"Lion of Philosophy" (“Tetsugaku no Lion”)
Lion is fond of "Philosophy".
That's because Snail kindly told him that a lion is King of Beasts who should look philosophical.
Today Lion thought he would be "philosophical".
He thought that this philosophy thing would seem better when one contrives a way to sit, so he sat on his belly with his tail curled to the right, and placed his paws on top of each other.
He then stretched his neck, and looked up to the right. This is a better way, judging from the way the tail is curled. If the tail goes right and the face goes left, he would end up looking spoony.
Beyond where Lion’s face was pointed to, there were miles of fields, with one lone tree standing.
Lion stared at the branches of the tree. The leaves on the branches swayed in the wind. Lion's mane also swayed from time to time.
(I wish somebody would come. When they ask me "What are you doing?", I will reply, "I'm doing philosophy".)
Lion stayed still, watching in the corner of his eye if somebody would come, but nobody came.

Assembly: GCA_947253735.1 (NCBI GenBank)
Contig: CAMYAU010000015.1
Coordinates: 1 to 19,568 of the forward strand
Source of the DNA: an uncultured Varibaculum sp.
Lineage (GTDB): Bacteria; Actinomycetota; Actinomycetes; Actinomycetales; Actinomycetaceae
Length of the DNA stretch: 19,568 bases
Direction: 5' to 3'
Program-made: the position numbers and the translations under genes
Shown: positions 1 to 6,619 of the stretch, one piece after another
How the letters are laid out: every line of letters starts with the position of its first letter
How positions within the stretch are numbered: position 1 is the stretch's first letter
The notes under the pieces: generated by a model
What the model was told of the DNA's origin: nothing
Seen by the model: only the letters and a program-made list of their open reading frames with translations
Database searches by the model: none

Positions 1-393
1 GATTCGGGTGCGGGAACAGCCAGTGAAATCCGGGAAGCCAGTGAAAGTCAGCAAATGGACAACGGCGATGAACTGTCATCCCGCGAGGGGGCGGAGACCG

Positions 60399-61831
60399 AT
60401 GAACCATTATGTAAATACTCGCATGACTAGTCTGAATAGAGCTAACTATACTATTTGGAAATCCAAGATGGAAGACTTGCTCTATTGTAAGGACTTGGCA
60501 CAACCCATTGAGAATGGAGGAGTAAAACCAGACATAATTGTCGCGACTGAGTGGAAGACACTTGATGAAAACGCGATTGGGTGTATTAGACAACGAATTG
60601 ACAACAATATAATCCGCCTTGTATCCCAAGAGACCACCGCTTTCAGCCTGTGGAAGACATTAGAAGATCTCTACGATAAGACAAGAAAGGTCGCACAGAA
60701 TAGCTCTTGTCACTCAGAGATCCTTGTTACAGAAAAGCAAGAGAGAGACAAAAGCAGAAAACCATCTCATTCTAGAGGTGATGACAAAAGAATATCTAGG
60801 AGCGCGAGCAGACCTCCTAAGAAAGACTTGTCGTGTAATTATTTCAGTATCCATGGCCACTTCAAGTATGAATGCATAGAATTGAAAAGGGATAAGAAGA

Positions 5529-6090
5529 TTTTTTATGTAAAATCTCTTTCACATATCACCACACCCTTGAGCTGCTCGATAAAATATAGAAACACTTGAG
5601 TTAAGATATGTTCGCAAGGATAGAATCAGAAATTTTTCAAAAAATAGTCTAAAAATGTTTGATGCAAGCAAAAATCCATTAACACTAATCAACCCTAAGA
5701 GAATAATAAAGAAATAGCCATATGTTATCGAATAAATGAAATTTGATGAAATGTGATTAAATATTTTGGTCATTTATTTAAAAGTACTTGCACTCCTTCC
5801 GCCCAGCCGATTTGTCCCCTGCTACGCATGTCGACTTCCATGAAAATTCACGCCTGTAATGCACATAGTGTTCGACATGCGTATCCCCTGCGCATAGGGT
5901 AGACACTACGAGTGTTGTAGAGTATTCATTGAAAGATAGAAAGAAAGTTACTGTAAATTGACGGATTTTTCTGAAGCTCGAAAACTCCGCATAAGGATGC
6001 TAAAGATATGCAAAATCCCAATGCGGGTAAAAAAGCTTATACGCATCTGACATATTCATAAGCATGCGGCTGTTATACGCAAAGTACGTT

The dusk had fallen. Lion had stiff shoulders and he became hungry.
(Philosophy gives me stiff shoulders. When I'm hungry, philosophy is no good.)
He thought he'd finish with "philosophy" for today, and go over to Snail.
"Hi Snail. I was philosophy today."
"Hi Lion. That's great to hear. And how was it?"
"Yeah, it was like this."
Lion showed him how he was when he did philosophy.
Just like a few moments ago, he stretched his neck and looked up to the right, and then there was the sunset sky.
"Oh how wonderful it is! Lion, your philosophy is so beautiful and so magnificent!"
"Really? You said what? Could you tell me that again?"
"Sure, so beautiful and so magnificent!"
"Really? My philosophy is so beautiful and so magnificent? Thank you, Snail."
Lion forgot all about his stiff shoulders and hunger, and in a standstill, he has become philosophy.
Kudo Naoko, “Lion of Philosophy (Tetsugaku no Lion),” Tetsugaku no Lion. Tokyo: Risosha, 1982.
I like this anthropomorphic poem because it represents in a very plain language the sensibility of childhood and juvenility as something positive and profound. In contemporary Japanese society, anthropomorphic mascots and characters inundates not only the commercial spheres but also political ones, as local governments, police and even courts create their own characters to promote their administrations. In this sense, the whole Japanese society may seem to be affected by juvenilization. As much as posing criticism on this phenomenon, we could also ask ourselves if juvenilization is simply a sign of detestable immaturity, or something valuable is underlying it. This poem seems to me to offer an excellent path to understanding this issue.